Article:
El Arenal – Run by a former dancer, this tablao is one of the more reputable and tasteful. It is pricey, though – expect to pay for a drink. Calle Rodo, 7. Shows at 9p.m. And 11 p.m., 40 – 70€.
Auditorio Álvarez Quintero – While relatively new, this converted space is specialized in workshops and doubles as an art gallery. Call ahead for tickets, as it’s an up-and-coming favorite amongst tourists and sevillanos alike. Calle Alvarez Quintero, 48. Shows nightly at 9p.m., shows 16 – 20€.
Peñas – these are cultural associations that host flamenco shows, often by neighborhood or in memory of a famous artist. Their shows tend to be smaller and more intimate.
Casa de la Memoria al Andalus – This peña‘s privileged locale is an old state house buried within Santa Cruz, and the shows are in the traditional patio. Tickets should be booked in advance by visiting the center itself. Calle Ximénez de Enciso 28. Schedule variable.
Lo Nuestro – Located on the notorious Calle Betis on the riverfront, Lo Nuestro rocks with live music most of the week. Most popular are its sevillanas and rumbas, and there isn’t a body NOT moving to the band. While not a peña, it’s one of the cities more popular flamenco bars. Just don’t go before midnight. Calle Betis, 31. Open daily from 9 p.m.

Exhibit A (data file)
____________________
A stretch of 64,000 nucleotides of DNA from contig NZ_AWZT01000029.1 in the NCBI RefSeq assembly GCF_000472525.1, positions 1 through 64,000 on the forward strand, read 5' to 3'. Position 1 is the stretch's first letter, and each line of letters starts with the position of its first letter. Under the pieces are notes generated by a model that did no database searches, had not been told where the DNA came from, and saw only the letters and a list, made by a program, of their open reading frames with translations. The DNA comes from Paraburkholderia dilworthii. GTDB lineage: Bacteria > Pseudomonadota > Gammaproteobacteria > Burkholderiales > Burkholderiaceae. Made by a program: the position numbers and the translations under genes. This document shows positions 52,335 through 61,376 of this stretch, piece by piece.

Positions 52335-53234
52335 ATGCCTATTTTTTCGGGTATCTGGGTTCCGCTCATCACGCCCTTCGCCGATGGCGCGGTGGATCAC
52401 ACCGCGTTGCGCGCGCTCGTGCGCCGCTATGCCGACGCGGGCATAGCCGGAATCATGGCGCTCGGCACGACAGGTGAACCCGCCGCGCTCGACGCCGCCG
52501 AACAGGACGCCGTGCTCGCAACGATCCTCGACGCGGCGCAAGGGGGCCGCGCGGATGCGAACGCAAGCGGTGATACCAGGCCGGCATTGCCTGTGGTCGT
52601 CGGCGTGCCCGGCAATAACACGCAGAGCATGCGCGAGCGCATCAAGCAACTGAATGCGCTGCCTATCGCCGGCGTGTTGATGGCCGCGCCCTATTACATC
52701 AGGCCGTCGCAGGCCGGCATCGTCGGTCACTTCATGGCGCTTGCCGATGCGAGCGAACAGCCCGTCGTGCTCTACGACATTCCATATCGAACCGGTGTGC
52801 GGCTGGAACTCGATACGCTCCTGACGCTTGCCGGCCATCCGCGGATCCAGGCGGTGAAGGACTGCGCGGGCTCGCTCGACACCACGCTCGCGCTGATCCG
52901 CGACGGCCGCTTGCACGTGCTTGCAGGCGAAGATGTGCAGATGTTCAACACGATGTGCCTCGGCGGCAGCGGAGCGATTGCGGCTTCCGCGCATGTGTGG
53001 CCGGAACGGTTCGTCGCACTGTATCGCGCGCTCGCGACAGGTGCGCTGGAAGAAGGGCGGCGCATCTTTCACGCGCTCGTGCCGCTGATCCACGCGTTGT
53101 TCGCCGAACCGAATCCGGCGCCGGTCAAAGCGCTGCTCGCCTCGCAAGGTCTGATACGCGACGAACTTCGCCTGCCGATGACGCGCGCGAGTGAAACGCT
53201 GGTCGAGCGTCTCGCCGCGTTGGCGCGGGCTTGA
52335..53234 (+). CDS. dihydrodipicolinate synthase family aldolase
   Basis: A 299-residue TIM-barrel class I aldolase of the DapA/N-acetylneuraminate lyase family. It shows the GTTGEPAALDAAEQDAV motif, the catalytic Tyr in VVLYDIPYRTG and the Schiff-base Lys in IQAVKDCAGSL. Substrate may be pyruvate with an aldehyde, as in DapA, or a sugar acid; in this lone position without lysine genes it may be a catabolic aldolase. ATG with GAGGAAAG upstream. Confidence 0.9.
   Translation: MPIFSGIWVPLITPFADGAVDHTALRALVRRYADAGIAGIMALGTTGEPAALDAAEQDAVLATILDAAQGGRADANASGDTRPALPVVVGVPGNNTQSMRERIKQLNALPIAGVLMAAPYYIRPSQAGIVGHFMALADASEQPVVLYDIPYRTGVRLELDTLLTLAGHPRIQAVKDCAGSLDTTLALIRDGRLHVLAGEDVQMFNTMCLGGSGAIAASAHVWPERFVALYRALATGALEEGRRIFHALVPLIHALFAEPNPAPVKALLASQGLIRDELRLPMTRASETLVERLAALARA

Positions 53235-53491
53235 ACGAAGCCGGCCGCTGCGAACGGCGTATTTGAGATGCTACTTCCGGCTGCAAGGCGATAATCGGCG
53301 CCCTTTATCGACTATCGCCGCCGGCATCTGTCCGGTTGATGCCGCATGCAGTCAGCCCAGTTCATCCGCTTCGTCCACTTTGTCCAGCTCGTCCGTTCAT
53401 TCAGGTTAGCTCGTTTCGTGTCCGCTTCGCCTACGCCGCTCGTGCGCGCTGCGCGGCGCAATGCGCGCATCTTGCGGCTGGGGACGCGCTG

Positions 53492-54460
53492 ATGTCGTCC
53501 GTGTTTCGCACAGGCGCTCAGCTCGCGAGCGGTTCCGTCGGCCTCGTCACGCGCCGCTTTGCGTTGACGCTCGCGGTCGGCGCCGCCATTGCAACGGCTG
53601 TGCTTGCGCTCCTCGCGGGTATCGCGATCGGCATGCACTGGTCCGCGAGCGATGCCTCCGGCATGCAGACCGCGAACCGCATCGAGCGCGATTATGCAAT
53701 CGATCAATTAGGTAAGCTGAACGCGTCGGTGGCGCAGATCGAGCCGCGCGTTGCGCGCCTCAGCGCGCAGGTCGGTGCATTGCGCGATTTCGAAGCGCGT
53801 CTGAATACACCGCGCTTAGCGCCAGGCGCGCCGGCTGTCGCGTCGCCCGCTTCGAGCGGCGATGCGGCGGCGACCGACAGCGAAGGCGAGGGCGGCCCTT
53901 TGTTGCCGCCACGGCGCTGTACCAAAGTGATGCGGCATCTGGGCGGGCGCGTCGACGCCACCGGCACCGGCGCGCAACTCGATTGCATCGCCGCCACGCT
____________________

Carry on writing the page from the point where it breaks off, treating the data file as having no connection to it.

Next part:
Peña Flamenco Niño de la Alfalfa – This relatively new space welcomes young talent who get a chance to show their stuff on a small, cramped stage. Charm exudes fom the corner of a corral de vecinos that’s dedicated to workshops and art spaces. Young, international crowd and mostly weekend shows. Calle Castellar, 52. http://pfninodelaalfalfa.blogspot.com.es/
El Búcaro – a small bar conceals a back performance room, lit with candles and decorated with torn posters of artists like Camarón de la Isla and Carmen Linares. While not much dancing takes place, the artists tend to be bursting with talent, and often encourage a late-night juerga, or spontaneous partying, lasting into all hours. Calle Alfonso XII, 30. Shows at 10p.m. on Friday and Saturday.
Free Shows – free and low-cost flamenco shows are popping up all around the city, especially after the surge of interest in the art form when UNESCO granted it World Heritage status. One can expect these performances to be done by students or bailaores of less caliber. Still, for the price of a drink, you can enjoy a little bit of arte.
La Carbonería – perhaps the most famous show in Seville, this flamenco bar gets all of the glory in guidebooks. After passing through a cosy whitewashed room with a fireplace, the indoor patio reveals long wooden tables, overpriced drinking and barely decent flamenco. Still, it’s an extremely popular place – and the outdoor patio is gorgeous. Calle Lévies, 18. Shows daily at 10pm.